We Are Off for Trek Number 3 in Nepal

We’re off to Trek in Nepal. Again.

Above Dingboche Everest Base Camp trek

Above Dingboche Everest Base Camp trek

Yes, I am in love. In love with the Nepalese landscapes and with the simplicity of the trekking in Nepal. A colleague asked me what’s the attraction, she knows it is my third trek.

Why Go to Trek In Nepal?

If you ask The Trainer (aka my husband) he’d say he’s doing it to keep me fit! In fact, the need to keep up a general level of fitness and then to train four times a week for two or three months before we leave for Nepal, is a big side benefit. But I really liked the feeling of achievement after taking on the challenge of trekking to Everest Base Camp. And feeling so incredibly fit from the simple days, sustained walking, fresh air and fresh food walking through magnificent landscapes. It felt amazing. And I was glowing when I returned home.

Good Planning is Important for a Successful Trek

Signage in the Khumbu

Although we have to the Everest Base Camp region twice before or maybe, because we have been before, I am conscious to not become blasé about what we are about to do.

  1. We have kept up the training.
  2. We (that would be the Trainer) have researched the route and itinerary options
  3. We are reviewing what we are taking. I have bought a new Osprey day back pack.
  4. We are reviewing the packing list
  5. We reviewed the drug list – the Trainer bought out the chemist
  6. We checked in with our contact in Kathmandu that everything is on track with flights to Lukla, organising our Porter and getting our TIMS Card
  7. We have booked our hotel in Kathmandu

So, we fly to Nepal in two weeks. I am very excited to be staying at the Kathmandu Guest House when we arrive and when we leave. If it is good enough for Ricky Martin, it’s good enough for us too.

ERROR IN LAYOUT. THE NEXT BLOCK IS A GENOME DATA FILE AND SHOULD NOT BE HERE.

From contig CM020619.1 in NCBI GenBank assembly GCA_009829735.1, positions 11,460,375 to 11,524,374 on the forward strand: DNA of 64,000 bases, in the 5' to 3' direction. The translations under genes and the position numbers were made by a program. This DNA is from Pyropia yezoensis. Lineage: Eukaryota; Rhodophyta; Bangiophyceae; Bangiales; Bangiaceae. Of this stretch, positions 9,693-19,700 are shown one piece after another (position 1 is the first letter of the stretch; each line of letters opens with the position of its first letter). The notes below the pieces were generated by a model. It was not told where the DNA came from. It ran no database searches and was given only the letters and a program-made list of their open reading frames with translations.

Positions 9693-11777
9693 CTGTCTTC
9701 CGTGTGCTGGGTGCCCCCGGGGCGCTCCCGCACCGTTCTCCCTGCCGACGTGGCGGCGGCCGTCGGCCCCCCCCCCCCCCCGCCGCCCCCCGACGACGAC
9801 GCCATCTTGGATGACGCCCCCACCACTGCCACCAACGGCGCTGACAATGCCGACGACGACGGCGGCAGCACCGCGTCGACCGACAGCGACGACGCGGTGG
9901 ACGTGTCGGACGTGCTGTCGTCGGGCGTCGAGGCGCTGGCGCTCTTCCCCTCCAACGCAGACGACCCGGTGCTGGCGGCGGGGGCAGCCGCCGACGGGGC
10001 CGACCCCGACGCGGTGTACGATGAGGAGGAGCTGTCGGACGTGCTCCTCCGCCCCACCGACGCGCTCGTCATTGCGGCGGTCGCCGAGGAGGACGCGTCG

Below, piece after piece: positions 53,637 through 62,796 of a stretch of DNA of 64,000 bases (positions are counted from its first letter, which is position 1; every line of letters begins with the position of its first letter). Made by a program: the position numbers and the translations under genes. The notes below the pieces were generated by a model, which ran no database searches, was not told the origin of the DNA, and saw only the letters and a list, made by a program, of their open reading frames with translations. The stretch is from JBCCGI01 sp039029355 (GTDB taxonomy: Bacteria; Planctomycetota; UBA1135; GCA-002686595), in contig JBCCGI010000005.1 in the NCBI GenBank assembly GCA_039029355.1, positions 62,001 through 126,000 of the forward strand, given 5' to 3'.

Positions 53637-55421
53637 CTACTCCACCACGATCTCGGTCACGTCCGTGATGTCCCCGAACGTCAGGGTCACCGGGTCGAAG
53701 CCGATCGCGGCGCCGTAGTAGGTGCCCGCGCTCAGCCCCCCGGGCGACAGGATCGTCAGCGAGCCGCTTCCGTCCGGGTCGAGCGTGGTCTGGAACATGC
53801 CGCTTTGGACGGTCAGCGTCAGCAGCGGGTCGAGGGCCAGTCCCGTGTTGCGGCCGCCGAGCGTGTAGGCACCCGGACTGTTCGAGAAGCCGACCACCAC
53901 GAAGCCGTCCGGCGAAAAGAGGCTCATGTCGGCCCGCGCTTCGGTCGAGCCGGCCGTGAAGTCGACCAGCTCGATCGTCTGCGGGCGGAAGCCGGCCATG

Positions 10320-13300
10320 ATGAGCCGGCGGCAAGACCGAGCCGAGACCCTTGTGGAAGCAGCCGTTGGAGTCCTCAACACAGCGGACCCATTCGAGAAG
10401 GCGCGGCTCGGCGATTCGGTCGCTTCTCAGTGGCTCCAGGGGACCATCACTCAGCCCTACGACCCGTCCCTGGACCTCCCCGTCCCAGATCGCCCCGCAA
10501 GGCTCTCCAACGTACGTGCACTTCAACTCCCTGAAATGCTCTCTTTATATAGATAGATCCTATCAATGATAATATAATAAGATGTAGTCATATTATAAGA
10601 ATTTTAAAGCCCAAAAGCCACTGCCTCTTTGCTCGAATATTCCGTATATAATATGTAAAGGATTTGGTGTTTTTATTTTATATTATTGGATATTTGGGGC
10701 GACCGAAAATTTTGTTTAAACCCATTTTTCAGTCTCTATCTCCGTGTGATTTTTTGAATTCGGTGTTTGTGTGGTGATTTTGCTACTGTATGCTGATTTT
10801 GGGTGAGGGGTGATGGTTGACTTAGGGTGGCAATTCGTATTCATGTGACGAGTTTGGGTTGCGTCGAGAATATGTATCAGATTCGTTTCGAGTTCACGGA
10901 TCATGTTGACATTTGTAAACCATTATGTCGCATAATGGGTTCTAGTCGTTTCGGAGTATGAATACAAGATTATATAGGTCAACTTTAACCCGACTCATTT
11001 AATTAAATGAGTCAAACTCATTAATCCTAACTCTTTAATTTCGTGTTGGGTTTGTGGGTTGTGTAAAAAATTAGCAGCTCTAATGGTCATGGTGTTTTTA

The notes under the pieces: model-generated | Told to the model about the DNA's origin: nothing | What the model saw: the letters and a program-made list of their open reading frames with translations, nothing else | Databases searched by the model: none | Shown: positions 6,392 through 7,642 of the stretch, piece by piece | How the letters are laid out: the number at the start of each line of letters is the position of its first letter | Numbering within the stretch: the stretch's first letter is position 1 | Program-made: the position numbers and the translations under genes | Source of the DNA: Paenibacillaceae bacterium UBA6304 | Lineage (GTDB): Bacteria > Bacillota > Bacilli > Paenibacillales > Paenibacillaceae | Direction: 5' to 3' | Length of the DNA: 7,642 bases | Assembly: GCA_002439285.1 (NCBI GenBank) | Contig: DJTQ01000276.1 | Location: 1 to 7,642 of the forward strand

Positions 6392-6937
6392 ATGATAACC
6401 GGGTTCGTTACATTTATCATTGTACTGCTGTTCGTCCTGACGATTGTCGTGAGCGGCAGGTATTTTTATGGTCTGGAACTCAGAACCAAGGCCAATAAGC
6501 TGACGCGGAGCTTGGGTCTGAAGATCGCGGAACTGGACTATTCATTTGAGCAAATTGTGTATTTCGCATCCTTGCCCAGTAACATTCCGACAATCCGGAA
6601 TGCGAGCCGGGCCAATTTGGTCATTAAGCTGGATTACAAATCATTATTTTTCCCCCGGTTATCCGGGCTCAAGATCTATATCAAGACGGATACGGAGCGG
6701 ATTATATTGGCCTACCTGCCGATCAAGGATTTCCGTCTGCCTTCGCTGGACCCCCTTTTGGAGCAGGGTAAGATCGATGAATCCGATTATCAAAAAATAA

We are trekking independently again but will be taking a porter/ guide, like on our second trek.

Trekking to Gokyo Ri and the Gokyo Lakes

We are going back to the Khumbu, the Everest Base Camp region but we are trekking to Gokyo. The trek is marketed as Gokyo and the Glacial lakes. If you read the trekking tour blurbs this is what they list as the highlights.

  • Stand at the shores of a chain of six turquoise, glacial-fed lakes
  • Hike along Ngozumpa Glacier, the largest glacier in the Himalaya
  • Avoid the Everest crowds, but enjoy the selection of great views
  • Climb Gokyo Ri (5,357 m) for spectacular views of Everest, Lhotse, and Cho Oyu
  • Trek through the Sherpa town of Khumjung, home of a ‘real’ yeti skull
  • From ‘Scoundrel’s viewpoint’ near the fifth lake, peer over the vast Ngozumpa Glacier a wasteland of rock and ice
Khumjung Everest Base Camp trek September 2015

Walking into Khumjung

In fact the view from Gokyo Ri is meant to be better than the view from Kala Pattar on the Base Camp trek. Also, weather permitting, we will be crossing over Cho La Pass. We haven’t done that before. Climbed a pass. This will be a hard a long day. Easily the hardest.  But we will only go if the weather is good otherwise it can be treacherous. We have a day and a buffer day at Gokyo to help with this. We have been told that the walk to Fifth Lake is well worth while.